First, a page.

"I was always coughing and getting a fever. Last year I left school and now I am working," he said, unbuttoning a pale blue shirt to reveal the ridged scars left by his surgery. "Dr Sen is an extraordinary man, maybe like a god. I hope he gets bail. I feel so bad. What they have done is wrong."
Ganga's mother, Prem Bai, was among a number of villagers who protested when the doctor was first charged. "We don't know why he was arrested but we do know he was a good man – Dr Ilina too. Now the clinic feels lonely."
There are many similar testimonials in this village, set amid quiet forest three hours south of Raipur, the capital of Chhattisgarh, stories of people whom the Sens helped treat for diabetes and fevers in the simple clinic with whitewashed walls and a red-tiled roof they established in 1995. Villagers recall how the doctors and an NGO they ran distributed free food, built a school and gave health advice to villagers from more than 30 miles around.
They are unsure precisely why a top-ranking graduate of the celebrated Christian Medical College in Vellore would wish to bring his wife to work in a jungle where malnutrition and malaria were rife and where there was not even electricity. But they are glad that he did. "After he was sent to jail, many villagers were crying," said another farmer, Bisau Ram, as chickens pecked in the dirt and the school bell clanged.
During his time in the jungle, Binayak Sen did more than work as a doctor. As a senior member of the state chapter of the People's Union for Civil Liberties (PUCL), a respected organisation founded during the dark months of Indira Gandhi's state of emergency, he was outspoken in his defence of the rights of tribal people. In particular, he highlighted atrocities committed by police and paramilitaries involved in operations against Maoist rebels, or Naxalites, who had established strongholds in the south of the state.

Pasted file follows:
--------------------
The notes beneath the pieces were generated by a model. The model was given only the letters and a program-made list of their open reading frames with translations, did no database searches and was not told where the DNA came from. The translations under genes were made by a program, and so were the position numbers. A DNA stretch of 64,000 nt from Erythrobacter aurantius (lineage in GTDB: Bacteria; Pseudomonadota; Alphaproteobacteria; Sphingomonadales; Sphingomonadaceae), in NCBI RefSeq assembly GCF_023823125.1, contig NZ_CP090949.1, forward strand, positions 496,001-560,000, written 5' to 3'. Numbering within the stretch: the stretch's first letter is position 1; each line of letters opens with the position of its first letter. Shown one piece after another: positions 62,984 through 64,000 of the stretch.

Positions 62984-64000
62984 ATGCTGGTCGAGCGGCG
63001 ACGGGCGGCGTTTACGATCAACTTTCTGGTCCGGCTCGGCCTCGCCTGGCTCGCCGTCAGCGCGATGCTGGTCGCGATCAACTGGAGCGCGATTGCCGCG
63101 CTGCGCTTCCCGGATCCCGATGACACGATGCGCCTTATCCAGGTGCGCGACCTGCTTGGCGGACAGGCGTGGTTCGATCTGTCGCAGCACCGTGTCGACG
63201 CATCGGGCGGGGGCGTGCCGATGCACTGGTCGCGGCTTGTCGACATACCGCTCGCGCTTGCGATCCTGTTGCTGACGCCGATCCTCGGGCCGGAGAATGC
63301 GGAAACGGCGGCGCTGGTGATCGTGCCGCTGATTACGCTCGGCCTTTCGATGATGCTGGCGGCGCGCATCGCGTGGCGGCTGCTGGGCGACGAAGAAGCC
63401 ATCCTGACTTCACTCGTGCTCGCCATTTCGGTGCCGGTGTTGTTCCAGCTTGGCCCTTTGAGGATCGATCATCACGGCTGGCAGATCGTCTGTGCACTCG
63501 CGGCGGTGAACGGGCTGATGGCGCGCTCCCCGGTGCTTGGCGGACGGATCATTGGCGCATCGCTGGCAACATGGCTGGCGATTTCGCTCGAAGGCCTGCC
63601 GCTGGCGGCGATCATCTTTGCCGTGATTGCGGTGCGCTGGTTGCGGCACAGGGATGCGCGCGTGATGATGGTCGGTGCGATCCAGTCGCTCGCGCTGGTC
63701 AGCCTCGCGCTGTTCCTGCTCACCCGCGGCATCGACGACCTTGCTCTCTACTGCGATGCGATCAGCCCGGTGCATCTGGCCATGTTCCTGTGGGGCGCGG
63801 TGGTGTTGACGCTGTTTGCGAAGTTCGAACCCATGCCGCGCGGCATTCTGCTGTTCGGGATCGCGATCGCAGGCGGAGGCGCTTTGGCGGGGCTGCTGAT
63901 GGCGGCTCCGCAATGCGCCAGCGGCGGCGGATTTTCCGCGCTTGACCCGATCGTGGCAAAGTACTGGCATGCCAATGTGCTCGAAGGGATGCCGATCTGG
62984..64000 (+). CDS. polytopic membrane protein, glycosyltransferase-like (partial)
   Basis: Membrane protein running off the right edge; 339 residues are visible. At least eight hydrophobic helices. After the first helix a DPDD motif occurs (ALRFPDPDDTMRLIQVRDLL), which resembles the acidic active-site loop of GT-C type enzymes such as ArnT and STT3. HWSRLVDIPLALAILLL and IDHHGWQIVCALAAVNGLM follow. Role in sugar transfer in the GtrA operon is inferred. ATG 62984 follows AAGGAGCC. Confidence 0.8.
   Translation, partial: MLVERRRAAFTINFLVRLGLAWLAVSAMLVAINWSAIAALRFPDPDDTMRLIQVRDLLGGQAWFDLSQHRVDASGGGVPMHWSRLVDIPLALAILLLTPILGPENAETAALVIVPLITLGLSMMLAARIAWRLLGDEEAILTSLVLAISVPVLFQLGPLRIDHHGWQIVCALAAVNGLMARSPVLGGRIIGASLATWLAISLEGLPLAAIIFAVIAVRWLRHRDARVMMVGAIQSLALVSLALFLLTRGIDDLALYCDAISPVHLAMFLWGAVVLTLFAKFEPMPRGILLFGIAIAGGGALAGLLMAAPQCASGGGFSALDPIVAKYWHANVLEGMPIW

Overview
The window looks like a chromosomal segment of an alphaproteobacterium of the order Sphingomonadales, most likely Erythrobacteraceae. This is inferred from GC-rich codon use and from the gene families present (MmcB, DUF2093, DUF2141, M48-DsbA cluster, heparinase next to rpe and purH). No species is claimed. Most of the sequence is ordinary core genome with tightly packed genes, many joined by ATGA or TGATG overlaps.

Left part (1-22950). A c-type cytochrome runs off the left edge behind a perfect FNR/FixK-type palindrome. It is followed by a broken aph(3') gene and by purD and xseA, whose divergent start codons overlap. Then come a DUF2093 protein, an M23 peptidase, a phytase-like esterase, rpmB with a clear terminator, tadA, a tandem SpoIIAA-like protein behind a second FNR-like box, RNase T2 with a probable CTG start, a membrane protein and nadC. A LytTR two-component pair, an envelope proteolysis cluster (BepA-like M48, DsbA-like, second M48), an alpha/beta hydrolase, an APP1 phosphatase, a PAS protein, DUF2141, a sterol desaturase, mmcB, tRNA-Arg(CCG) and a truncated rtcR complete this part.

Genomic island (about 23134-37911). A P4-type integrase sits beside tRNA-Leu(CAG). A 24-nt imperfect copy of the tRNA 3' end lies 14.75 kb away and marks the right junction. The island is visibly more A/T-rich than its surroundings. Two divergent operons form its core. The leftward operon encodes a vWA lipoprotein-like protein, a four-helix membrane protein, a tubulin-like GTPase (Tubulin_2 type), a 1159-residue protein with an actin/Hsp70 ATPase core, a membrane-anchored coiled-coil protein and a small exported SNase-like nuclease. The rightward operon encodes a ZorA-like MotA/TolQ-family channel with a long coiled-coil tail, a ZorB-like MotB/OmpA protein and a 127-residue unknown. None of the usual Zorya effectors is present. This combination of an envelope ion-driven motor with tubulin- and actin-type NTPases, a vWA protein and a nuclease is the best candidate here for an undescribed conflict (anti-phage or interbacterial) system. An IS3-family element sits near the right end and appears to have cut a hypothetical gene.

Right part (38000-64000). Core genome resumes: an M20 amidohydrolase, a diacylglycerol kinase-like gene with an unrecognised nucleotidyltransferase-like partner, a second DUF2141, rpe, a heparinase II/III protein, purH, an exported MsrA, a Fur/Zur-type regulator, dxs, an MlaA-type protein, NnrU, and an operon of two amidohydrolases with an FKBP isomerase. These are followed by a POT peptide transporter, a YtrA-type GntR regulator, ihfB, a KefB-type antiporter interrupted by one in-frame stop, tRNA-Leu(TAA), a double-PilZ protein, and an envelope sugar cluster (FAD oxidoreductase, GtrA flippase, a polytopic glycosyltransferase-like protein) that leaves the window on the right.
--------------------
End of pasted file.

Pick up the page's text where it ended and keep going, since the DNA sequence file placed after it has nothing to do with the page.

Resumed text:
One of the PUCL's most damning reports concerned the so-called Salwa Judum, an anti-Naxal militia that the authorities claimed was a grass-roots response to the rebels but which the campaigners said was in truth funded and organised by the state. The report on the PUCL was entitled "Where the state makes war on its own people". Highlighting the poverty, repression and hardship endured by the tribal people in southern Chhattisgarh, it concluded: "There is the conspicuous absence of any attempt by the government to understand the context of what are the genuine problems of the people of the region, and why and how Maoists took roots here."